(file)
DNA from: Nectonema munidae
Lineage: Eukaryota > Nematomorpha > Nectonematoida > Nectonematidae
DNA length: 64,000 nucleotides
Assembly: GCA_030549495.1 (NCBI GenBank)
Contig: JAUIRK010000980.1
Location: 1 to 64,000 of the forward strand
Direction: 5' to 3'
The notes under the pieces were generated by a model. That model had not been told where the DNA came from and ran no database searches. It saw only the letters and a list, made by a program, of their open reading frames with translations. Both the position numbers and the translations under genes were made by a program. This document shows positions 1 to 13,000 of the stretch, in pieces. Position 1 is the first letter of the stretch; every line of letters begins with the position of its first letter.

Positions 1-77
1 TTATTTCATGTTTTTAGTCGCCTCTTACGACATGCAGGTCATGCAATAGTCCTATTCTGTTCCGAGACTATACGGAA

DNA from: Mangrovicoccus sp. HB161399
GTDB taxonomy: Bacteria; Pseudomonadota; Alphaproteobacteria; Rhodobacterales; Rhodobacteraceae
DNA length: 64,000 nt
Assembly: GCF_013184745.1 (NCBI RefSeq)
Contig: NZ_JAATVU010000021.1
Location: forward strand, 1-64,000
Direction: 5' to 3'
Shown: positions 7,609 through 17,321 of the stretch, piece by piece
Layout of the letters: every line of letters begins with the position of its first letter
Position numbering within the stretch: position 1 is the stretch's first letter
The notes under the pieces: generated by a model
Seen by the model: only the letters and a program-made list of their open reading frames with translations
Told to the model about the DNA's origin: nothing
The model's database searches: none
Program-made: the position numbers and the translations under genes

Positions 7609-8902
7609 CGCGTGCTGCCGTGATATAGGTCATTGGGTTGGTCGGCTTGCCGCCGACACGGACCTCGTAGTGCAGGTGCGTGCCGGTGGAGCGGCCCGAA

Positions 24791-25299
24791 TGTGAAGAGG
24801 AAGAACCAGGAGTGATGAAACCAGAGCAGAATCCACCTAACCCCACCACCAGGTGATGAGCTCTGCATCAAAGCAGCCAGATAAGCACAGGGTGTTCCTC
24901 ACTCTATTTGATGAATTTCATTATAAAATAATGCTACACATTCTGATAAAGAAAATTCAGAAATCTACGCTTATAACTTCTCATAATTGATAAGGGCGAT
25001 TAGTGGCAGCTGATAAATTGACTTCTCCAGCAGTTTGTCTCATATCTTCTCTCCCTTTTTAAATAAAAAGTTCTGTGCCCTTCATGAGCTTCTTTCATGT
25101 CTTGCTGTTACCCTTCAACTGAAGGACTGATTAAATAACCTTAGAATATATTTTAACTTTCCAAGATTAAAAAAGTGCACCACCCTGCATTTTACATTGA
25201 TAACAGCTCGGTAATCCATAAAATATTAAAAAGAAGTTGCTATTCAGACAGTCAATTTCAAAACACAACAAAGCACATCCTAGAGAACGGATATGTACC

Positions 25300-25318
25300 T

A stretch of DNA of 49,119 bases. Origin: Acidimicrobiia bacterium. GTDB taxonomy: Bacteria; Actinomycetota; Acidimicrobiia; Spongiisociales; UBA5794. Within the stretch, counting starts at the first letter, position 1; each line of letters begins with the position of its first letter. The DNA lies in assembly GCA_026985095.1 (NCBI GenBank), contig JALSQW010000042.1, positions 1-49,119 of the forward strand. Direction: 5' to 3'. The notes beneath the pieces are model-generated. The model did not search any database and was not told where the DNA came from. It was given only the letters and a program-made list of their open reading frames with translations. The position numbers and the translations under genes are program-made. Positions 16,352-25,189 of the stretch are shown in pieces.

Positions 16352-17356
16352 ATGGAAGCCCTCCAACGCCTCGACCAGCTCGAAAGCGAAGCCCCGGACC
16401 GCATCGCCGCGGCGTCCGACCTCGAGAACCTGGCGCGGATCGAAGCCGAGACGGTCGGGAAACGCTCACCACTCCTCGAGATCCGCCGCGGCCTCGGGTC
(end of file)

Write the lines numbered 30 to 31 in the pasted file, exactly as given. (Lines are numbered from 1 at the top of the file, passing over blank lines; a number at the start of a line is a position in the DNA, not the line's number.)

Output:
24801 AAGAACCAGGAGTGATGAAACCAGAGCAGAATCCACCTAACCCCACCACCAGGTGATGAGCTCTGCATCAAAGCAGCCAGATAAGCACAGGGTGTTCCTC
24901 ACTCTATTTGATGAATTTCATTATAAAATAATGCTACACATTCTGATAAAGAAAATTCAGAAATCTACGCTTATAACTTCTCATAATTGATAAGGGCGAT